Potential cure for Arizona punter Keenyn Crier: Relaxby Anthony Gimino on Oct. 14, 2010, under Sports
For lunch and a quick therapy session, Arizona Wildcats senior punter Keenyn Crier just needs to go across the street from Arizona Stadium.
He’ll head over to Zendejas #13, probably order a green chile burrito, and hope to run into the Arizona legend himself, former place-kicker Max Zendejas. Crier is looking for some good eats and good advice on the never-ending battle to win the mental game.
That is where Crier is struggling right now. Trying to find his comfort zone. Trying to relax. To trust his powerful right leg. To believe in his punt protection.
“I think my biggest thing is I get so excited, I start freaking myself out,” Crier said.
So, what does Zendejas tell him in general terms?
“Just kick the ball,” Crier said.
Sounds simple, but such words mean a lot more coming from a guy who beat Notre Dame on a 48-yard field goal and whose late-game heroics lifted Arizona over rival Arizona State … twice.
“He knows I’ve got it. And I know I’ve got it,” Crier said.
Everyone knows he’s got it … if by “it” we’re talking about the raw ability to be one of the best punters in the country.
“The leg is still there,” confirmed special teams coach Jeff Hammerschmidt.
But what is concerning is that Arizona is last in the Pac-10 — and 103rd out of 120 teams in the nation — in net punting, averaging 33.1 yards per attempt. That average has steadily fallen from Crier’s freshman season, when the Wildcats averaged 38.1 net yards per punt.
“A lot of it has to do with we don’t do a good job of pinning opponents when we have a chance to pooch kick,” Hammerschmidt said. “We have to do a better job of that.”
That is exactly the point I was making in my story after Saturday night’s loss to Oregon State, when Crier three times failed to pin the Beavers deep in their territory.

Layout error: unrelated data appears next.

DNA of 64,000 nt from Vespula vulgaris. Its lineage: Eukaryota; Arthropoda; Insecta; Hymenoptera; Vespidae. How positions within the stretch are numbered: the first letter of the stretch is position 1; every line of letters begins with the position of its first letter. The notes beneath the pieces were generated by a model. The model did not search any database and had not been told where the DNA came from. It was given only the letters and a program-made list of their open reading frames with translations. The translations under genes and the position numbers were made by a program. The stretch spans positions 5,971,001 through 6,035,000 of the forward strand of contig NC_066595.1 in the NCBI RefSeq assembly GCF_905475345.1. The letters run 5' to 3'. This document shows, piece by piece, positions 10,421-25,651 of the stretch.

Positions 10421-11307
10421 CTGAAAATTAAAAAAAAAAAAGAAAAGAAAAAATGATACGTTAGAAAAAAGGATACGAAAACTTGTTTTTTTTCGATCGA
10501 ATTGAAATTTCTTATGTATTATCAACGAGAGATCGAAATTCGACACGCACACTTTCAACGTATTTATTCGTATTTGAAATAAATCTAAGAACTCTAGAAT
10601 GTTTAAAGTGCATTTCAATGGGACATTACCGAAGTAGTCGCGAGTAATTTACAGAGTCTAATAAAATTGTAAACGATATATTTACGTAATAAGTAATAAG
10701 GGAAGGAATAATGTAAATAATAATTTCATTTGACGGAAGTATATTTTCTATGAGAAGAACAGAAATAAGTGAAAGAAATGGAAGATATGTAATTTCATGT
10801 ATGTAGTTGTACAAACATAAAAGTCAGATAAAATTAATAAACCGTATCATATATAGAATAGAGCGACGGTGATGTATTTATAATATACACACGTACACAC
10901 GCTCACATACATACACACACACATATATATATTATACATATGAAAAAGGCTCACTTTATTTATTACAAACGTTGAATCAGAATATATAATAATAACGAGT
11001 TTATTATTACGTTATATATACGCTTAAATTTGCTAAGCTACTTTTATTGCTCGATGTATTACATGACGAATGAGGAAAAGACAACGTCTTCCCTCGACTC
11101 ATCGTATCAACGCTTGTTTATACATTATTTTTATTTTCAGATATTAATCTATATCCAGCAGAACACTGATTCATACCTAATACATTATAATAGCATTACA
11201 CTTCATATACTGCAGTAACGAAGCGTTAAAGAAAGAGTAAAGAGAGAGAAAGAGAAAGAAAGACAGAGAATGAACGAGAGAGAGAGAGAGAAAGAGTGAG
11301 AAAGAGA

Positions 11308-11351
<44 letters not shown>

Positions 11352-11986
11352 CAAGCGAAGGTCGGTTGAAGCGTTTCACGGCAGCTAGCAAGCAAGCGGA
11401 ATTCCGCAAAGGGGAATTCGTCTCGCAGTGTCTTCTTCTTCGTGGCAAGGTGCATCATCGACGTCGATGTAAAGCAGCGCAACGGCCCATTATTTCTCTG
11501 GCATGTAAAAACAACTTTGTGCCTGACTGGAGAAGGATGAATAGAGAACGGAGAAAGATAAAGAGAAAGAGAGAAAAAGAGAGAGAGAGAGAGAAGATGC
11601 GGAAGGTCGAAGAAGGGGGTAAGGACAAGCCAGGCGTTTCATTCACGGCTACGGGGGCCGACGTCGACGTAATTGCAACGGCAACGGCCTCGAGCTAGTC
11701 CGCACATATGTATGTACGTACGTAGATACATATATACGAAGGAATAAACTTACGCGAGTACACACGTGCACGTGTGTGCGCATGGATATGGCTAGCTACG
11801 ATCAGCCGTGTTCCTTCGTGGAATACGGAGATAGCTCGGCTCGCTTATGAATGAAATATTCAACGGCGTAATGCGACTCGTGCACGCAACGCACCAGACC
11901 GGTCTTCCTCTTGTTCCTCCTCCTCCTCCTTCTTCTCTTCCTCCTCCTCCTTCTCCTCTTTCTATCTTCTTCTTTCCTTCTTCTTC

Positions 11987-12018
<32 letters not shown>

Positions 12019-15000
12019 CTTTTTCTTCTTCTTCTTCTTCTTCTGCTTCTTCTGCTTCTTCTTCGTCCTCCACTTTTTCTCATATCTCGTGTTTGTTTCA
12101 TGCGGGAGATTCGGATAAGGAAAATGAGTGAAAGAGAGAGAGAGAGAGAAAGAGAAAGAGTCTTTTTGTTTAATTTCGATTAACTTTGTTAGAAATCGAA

From the comments section of that story:
(Crier) had three punts — three chances — to be a weapon on special teams against Oregon State. From the UA 48, he knocked a punt into the end zone. From the UA 45, he hit one (with no return) to the OSU 20. From the OSU 47, he nearly kicked it out of the end zone for a touchback.
Against Cal, he had a punt from the Bears 39 … another touchback. He had one from the UA 44 that ended in a fair catch at the Cal 24. To his credit, he also hit one from the Cal 45 that was fair caught at the 4. (Arizona turned that field position advantage into a field goal … exemplifying how important he can be).
Against Iowa, he managed just a 21-yard punt from the Iowa 47.
Those are seven “inside the 20″ chances in the past three games, and he converted only one. I don’t expect him to nail all of them, but when he fails to be better in tight games, I think that’s worthy of identifying as a current problem.
Hammerschmidt says Crier has nice rhythm in practice but is rushing his kicks in games. He speeds everything up, which leads to breakdowns in technique, which leads to inconsistency.
“When he relaxes, he can really hit it,” Hammerschmidt said. “That’s on me, getting him to relax a little bit more.”
Sounds like coach and punter aren’t necessarily on the same page here, though.
“It’s pregame and we’re both excited, and he wants to come and talk me up and give me all this confidence when he just needs to let me do what I need to do,” Crier said. “I get so excited to the point where I forget what I’m doing.”
Crier said it’s also a matter of reviewing the game film and seeing that his punt protection is solid, that he doesn’t have to hurry his punts to make sure they don’t get blocked. Arizona hasn’t had a punt blocked on his watch.
Now, he just needs to relax and get it done.
Basically, it all goes back to what he hears from Zendejas: Just kick the ball.